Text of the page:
5 hands-on sensory activities for children


School is out, which means some very active children and lots of time at hand. The biggest challenge I face as a mother is limiting screen time as much as possible. Do you know what would be the most effective way to retain their interest in anything but electronics?  It’s by encouraging their active participation in a given task. Being in the field of education and a mother myself, I have compiled some simple yet extremely fun hands-on activities that help strengthen your child’s learning. My favorite part; these activities have no age restriction. You can entertain your 2 yrs. old as well as your 8 yrs. old, it all depends on the level of involvement you ask of them.

Involve your children in the below activities by assigning age-appropriate tasks to each.  which can range from writing down the resource list to choosing colors to follow the step-by-step procedure.

Home-made play dough
Resources required-

All-purpose flour (1cup)
Salt (1/2 cup)
Warm water (1/4cup)
Food coloring
Mix the dry ( flour + salt) and wet(oil + water +  food coloring) ingredients in two separate bowls.  Stir in the wet ingredients and the dry ingredients slowly forming them into a firm dough. Knead well to get a smooth consistency. Hand the kids some shapes or number cutters and rollers and they are busy working those fine motor skills for hours.

Reading buddy
Resources required-
Old sock (preferably knee length)
Rice (2-3 cups)
Thread and needle
Let your child chose a sock. Fill it in with rice. Depending on the weight that your child can manage, decide how much or how little rice should be put into the sock. Sew up the open end and its ready. Keep this ‘reading buddy’ around their tummy or shoulders while they sit down to read. This weight around their waist helps them to be less fidgety and concentrate better on their reading skills.  Watch it can double up as a soft warmer/heat bag after putting it in the microwave for 2 minutes

Calming jar
Resources required-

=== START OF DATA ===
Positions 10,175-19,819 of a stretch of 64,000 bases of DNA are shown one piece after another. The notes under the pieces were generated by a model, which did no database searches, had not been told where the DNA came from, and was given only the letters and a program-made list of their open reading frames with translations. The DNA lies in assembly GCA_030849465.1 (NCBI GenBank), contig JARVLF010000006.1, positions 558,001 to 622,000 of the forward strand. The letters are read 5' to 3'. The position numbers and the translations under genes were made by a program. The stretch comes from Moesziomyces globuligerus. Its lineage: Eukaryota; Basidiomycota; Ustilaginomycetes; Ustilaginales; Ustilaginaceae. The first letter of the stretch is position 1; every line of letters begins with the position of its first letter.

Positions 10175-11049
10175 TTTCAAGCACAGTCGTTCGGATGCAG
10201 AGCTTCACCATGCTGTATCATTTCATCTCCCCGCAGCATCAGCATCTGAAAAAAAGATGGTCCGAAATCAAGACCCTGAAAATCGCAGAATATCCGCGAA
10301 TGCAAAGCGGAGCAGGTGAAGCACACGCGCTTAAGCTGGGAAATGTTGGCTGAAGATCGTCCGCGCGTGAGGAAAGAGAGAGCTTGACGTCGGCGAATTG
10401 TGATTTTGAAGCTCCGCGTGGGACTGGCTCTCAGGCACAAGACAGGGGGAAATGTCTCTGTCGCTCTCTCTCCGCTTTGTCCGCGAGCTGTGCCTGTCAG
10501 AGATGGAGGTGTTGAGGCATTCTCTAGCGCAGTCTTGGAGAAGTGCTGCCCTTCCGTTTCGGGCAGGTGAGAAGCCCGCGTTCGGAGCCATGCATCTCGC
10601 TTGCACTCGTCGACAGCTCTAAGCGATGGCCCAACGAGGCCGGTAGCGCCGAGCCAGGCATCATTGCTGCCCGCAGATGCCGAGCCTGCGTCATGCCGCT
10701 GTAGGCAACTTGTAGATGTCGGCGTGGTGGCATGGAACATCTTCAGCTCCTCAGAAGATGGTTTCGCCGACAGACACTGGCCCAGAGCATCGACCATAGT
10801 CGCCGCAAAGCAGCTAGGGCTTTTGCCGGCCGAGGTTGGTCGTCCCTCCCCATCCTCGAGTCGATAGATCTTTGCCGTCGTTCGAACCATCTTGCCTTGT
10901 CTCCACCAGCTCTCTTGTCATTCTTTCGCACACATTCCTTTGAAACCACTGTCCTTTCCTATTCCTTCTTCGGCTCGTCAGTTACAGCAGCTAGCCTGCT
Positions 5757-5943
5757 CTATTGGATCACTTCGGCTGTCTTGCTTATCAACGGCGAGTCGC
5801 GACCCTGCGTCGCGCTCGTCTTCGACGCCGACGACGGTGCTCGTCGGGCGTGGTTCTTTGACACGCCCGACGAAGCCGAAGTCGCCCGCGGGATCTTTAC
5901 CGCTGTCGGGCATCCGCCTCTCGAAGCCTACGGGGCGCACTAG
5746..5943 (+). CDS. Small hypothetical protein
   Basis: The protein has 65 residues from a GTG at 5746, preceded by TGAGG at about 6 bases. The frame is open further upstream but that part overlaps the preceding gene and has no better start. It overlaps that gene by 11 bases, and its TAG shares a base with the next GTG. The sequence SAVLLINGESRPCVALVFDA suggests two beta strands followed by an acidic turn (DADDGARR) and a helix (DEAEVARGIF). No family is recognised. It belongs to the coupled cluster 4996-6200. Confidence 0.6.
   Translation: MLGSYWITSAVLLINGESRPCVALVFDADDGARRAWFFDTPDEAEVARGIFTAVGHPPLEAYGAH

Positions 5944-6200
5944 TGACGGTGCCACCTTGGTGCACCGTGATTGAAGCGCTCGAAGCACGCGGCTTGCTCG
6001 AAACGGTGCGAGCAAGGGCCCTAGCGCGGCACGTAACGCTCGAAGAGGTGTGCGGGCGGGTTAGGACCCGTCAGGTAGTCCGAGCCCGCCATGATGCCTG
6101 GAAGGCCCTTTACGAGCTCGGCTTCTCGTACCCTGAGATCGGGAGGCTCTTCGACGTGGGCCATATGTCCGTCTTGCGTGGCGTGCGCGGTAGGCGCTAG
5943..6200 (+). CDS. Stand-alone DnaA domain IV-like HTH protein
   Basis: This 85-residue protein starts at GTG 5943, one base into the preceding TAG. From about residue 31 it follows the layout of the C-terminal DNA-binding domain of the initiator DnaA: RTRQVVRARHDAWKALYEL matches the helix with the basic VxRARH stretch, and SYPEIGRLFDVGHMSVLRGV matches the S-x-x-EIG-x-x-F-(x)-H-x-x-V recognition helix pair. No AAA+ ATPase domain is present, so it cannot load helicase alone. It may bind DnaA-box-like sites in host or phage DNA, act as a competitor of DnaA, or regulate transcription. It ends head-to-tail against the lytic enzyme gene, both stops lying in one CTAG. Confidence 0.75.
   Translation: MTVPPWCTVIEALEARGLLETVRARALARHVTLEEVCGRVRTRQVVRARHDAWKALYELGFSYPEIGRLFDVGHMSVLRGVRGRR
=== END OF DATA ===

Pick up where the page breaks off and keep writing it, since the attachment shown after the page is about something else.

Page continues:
Empty bottle (reuse a water bottle)
Glitter glue
Glitter (coarse)
Warm water
Empty glitter glue into the plastic bottle. Fill up the bottle with water, leave 1-2 inch at the top. Finally, add coarse glitter to the water and close the lid. Shake well and the calming jars are ready. These jars help your child to ease any unsettled emotion and focus better at their task. Use these for hyper children, where they sit and look at the glitter settle down. Use it as timers or just to kill boredom. Using different color combinations can make them highly amusing for children and adults alike.

Resources required-
Glitter glue
Baking powder(1tsp)
Fine beads (to make it sensory)
Contact lens solution (this works as an activator)
Pour out all the glitter glue in a mixing bowl. Add in baking powder and fine beads. Once this is mixed well, gradually add in the lens solution. Mix well and the slime is ready. Textured slime is particularly sensory for children, which helps them focus better, keeps them busy and entertained.

Stress balls 

Resources required-
All-purpose flour (1 cup)
Empty water bottle
Pour flour into the empty bottle. Blow a balloon and carefully tuck the lip part of the balloon to the bottle without letting the air out. Flip over the bottle so the flour is transferred into the balloon. Take off the balloon from the bottle and slowly remove all the air out so that only the flour is left inside. Tie the open end of the balloon. Using a sharpie let your child draw out faces/characters on the balloon. As the name suggests, these stress balls work wonders to support children with their emotions as well as building on their palm muscles that help them with the pencil grip.

@r0manafarhat mother of two beautiful girls and a full-time teacher. 


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